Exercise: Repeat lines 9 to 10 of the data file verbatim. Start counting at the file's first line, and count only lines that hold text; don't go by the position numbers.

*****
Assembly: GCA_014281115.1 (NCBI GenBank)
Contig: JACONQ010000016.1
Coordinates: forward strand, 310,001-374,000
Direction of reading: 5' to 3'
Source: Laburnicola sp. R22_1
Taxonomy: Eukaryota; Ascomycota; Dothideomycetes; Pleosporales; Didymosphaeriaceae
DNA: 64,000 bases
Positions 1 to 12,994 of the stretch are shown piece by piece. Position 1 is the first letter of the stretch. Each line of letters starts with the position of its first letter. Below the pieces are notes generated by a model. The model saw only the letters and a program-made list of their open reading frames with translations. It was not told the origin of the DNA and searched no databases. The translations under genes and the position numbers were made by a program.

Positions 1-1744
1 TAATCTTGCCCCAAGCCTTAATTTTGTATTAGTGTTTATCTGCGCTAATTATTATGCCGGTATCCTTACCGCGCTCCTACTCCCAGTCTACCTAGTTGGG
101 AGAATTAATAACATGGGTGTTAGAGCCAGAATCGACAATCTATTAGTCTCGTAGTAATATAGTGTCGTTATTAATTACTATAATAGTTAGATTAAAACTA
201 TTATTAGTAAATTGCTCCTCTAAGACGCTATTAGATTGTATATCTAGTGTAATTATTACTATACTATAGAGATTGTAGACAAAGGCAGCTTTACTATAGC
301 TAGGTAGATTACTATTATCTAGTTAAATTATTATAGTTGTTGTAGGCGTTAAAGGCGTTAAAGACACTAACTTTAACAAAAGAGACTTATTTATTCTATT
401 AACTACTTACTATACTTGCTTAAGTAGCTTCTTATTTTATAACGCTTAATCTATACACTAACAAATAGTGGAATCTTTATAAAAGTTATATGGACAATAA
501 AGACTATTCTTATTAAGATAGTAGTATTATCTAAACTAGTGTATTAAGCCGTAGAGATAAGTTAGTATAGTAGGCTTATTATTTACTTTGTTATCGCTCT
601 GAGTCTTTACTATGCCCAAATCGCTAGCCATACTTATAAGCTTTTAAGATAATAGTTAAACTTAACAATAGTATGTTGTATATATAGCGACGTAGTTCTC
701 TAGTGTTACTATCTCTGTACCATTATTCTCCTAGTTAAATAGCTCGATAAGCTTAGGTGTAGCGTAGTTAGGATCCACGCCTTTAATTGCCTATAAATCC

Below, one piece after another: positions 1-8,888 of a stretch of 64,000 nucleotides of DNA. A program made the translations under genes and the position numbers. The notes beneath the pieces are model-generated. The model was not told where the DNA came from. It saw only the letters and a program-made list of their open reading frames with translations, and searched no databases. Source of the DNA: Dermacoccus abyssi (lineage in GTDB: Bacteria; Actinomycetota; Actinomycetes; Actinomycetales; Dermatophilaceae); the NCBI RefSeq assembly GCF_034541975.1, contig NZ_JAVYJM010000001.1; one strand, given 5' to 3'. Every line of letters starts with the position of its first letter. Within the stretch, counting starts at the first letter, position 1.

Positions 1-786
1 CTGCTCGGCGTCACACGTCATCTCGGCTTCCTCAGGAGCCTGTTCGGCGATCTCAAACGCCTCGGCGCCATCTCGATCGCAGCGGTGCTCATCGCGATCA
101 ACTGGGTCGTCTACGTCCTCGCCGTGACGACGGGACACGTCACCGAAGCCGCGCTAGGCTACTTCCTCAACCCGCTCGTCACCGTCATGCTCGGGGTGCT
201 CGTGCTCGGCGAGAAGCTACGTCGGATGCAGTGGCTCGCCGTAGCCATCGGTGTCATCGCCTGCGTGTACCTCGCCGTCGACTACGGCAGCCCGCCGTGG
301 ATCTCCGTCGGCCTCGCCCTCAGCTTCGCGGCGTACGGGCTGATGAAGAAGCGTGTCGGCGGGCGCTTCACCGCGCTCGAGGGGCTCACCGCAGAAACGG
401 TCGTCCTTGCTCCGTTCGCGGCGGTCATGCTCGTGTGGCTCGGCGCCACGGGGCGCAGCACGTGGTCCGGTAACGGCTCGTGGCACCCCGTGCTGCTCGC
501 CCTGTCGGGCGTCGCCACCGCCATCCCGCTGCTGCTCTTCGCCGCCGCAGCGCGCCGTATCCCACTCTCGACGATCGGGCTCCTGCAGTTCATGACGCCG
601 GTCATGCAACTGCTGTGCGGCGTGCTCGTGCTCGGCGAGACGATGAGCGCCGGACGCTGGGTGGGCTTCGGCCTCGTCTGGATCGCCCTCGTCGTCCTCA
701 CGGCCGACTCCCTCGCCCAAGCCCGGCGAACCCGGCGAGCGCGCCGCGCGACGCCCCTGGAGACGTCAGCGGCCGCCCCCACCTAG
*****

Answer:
Positions 1-1744
1 TAATCTTGCCCCAAGCCTTAATTTTGTATTAGTGTTTATCTGCGCTAATTATTATGCCGGTATCCTTACCGCGCTCCTACTCCCAGTCTACCTAGTTGGG